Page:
Exodus: A Profile of our Destiny by Naftali Kruman


After the rigid Parashiyot of VaYikra and Tzav, Parashat Shemini is considerably broader. Shemini begins with the inauguration of the Mishkan and the tragic deaths of Nadav and Avihu, and then abruptly shifts to the laws of Kashrut, Tumah and Taharah. Although this week’s Parashah seems like an

assortment of unrelated information, there is an underlying theme of Kedushah: Nadav and Avihu died for G-D, Kosher animals are more conducive to spirituality than non-Kosher animals, and for us to be Kadosh we must be Tahor. The final Pesukim include the reason for the observance of Kashrut, Tumah, and Taharah, in addition to shedding light upon Kedushah and our observance of Pesach as a whole.

The Torah explains why we are prohibited from eating insects:  “Ki Ani Hashem HaMa’aleh Etchem Mei’Eretz Mitzrayim LeHiyot Lachem Leilokim ViHeyitem Kedoshim Ki Kadosh Ani,” “For I am Hashem Who elevates you from the land of Mitzrayim to be a G-D unto you; you shall be holy for I am holy.” (Vayikra 11:45) Normally, when Hashem reminds us of the Exodus from Egypt, it is referred to as “Yetziat Mitzrayim;” however, here, the Torah opts to say HaMa’aleh (lit. elevates). The language of “Hotza’ah” is not used; the Bnei Yisrael were elevated, rather than “brought out.” Some Mefarshim are puzzled by this deviation, and their various interpretations can offer a unified approach to why the Torah says “HaMa’aleh” as opposed to “HaMotzi.”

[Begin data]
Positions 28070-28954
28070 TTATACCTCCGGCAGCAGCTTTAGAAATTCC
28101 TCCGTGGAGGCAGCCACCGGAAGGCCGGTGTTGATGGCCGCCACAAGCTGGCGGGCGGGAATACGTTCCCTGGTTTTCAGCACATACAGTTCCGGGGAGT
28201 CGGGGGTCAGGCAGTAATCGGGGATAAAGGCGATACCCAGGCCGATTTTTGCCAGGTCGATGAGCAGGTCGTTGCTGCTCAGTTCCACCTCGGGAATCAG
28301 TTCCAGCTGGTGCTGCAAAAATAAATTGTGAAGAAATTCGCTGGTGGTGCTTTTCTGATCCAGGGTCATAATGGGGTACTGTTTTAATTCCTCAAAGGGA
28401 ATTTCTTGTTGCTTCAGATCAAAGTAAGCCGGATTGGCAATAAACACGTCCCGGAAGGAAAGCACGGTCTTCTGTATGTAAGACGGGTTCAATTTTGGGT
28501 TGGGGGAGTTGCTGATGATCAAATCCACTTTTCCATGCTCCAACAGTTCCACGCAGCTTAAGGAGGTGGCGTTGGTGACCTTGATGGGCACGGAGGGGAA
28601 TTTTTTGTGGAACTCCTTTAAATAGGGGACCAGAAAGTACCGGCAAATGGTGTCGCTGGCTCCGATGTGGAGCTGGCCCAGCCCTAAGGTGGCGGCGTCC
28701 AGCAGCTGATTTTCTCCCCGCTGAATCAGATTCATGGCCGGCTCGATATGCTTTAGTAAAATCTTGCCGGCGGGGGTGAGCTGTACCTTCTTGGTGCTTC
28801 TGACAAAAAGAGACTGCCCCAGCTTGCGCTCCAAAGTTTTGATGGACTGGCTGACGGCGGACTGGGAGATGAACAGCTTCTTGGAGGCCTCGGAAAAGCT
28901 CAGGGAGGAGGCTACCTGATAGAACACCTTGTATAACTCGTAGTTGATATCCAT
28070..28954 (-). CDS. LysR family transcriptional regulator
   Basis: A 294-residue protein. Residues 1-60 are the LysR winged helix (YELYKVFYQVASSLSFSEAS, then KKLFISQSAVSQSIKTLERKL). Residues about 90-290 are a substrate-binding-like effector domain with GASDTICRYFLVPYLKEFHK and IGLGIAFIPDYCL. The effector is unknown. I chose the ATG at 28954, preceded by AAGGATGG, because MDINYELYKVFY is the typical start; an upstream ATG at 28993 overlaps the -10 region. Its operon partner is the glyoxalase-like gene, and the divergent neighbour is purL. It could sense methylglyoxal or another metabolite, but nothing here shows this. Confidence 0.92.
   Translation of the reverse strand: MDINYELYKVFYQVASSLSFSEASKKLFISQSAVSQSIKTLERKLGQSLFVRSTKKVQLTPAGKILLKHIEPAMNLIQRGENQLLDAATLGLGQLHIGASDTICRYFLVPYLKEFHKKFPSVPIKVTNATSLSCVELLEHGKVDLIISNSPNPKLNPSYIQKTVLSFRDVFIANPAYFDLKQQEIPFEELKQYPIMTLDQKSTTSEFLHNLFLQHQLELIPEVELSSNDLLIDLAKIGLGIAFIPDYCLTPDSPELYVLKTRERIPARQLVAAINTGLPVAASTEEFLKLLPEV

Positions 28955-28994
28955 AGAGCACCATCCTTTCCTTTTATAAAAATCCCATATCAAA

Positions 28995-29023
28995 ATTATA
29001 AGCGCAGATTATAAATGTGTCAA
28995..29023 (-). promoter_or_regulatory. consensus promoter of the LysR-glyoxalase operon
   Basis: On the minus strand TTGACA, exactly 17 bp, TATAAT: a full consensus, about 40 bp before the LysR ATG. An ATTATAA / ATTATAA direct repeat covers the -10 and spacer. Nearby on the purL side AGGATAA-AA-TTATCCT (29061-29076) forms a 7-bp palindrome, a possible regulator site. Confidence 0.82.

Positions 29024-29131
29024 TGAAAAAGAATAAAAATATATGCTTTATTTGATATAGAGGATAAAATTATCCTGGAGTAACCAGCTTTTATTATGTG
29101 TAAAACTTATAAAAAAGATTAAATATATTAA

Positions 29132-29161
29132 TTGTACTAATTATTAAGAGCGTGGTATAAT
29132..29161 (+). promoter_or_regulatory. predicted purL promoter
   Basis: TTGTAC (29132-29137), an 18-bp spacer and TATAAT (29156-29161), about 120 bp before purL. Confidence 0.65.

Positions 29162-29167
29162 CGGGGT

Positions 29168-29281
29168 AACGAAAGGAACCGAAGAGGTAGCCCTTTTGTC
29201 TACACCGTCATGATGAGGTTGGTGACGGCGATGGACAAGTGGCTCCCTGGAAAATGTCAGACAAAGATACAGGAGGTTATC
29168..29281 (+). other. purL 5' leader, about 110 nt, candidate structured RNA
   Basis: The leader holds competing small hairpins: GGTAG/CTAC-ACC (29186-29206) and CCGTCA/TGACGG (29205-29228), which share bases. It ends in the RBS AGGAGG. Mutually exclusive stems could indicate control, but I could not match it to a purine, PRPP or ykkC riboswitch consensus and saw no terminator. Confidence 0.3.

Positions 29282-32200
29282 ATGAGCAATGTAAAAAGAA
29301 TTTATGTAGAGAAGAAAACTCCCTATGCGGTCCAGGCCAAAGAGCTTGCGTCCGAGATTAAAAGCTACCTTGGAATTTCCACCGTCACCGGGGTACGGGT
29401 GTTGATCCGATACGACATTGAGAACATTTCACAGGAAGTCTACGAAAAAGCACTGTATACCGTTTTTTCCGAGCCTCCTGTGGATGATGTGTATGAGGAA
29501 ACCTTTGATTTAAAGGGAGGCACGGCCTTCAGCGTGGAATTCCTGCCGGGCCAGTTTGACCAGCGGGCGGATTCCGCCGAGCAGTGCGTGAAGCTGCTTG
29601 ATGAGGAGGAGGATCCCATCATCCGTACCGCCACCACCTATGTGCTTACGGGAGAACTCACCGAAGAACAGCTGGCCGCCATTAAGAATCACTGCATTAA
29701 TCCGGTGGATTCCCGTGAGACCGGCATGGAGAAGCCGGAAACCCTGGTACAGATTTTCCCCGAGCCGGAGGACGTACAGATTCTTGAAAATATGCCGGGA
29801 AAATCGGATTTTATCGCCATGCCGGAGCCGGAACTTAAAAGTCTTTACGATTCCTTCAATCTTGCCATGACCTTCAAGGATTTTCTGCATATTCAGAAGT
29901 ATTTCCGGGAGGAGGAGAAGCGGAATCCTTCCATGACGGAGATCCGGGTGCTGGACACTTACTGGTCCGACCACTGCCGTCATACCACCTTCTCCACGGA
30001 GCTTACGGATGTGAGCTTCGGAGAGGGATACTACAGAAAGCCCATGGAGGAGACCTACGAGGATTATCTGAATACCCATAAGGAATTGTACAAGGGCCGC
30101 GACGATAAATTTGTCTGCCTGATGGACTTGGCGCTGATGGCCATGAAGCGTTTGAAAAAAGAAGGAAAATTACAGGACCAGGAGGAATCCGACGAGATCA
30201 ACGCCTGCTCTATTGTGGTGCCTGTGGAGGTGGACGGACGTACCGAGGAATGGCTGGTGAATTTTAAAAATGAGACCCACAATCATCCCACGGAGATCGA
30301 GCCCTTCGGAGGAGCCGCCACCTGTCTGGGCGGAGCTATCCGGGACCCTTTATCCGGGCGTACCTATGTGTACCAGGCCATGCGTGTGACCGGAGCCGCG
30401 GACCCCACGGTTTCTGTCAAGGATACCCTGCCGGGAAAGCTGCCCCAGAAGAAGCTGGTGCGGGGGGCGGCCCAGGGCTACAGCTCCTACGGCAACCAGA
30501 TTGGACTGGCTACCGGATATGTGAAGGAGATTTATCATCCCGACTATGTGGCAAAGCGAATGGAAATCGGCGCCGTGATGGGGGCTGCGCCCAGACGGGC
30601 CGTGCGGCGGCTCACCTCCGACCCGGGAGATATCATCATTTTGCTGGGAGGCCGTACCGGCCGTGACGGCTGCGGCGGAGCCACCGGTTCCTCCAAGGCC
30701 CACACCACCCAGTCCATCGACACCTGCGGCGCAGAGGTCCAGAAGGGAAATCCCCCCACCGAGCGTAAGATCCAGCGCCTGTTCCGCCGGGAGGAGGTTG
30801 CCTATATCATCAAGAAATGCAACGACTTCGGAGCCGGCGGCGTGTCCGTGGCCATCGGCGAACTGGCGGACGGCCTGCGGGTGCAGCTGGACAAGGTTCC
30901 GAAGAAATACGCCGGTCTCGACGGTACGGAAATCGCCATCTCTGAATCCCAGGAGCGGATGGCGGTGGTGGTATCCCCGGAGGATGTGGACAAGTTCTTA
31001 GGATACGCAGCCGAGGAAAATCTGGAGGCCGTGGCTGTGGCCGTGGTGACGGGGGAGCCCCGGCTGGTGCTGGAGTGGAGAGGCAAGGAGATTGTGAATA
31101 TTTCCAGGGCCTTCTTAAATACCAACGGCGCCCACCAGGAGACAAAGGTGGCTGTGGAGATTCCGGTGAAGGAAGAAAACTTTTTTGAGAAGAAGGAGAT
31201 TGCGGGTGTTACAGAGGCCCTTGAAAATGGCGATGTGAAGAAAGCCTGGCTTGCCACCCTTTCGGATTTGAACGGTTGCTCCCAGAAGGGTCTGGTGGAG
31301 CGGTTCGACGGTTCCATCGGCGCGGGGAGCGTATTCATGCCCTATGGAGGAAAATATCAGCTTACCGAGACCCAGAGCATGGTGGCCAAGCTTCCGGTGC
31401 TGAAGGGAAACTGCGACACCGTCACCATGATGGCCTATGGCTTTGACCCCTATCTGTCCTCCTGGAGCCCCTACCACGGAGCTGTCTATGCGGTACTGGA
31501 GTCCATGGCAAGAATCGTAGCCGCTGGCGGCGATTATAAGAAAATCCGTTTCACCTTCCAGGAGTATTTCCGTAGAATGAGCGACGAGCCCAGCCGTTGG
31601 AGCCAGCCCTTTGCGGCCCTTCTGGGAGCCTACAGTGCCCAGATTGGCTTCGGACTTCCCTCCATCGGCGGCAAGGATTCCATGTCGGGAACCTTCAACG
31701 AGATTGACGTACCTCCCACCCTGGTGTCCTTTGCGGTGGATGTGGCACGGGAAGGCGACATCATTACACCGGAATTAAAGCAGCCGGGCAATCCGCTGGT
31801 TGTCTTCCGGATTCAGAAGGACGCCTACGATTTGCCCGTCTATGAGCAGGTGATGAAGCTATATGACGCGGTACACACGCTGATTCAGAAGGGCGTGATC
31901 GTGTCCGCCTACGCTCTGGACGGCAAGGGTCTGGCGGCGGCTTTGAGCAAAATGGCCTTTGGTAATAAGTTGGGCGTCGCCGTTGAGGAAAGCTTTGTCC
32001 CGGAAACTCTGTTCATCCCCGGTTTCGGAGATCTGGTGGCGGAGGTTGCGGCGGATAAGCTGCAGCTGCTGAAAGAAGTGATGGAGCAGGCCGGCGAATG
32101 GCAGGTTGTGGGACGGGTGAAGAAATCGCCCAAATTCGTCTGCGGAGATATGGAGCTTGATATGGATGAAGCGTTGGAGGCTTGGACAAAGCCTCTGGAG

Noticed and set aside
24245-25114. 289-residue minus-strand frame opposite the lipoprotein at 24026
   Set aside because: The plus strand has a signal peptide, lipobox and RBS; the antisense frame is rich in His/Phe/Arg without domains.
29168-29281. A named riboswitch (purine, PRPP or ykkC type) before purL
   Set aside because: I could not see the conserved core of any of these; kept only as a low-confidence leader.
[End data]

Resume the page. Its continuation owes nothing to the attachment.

Rashi (Rashi Ibid.s.v.HaMa’aleh) understands the Pasuk to mean that Hashem only brought us out of Egypt on the condition that the Bnei Yisrael accept His commandments. Alternatively, Rashi suggests that had Hashem only taken the Bnei Yisrael out from Egypt to teach them the prohibition of eating insects, that alone would have been enough to elevate them from among the other nations.  It would seem odd for the Torah to focus so intensely on forbidden insects in lieu of other Mitzvot, but perhaps the point is precisely that any random Mitzvah would have been sufficient to justify the Bnei Yisrael’s exodus from Egypt.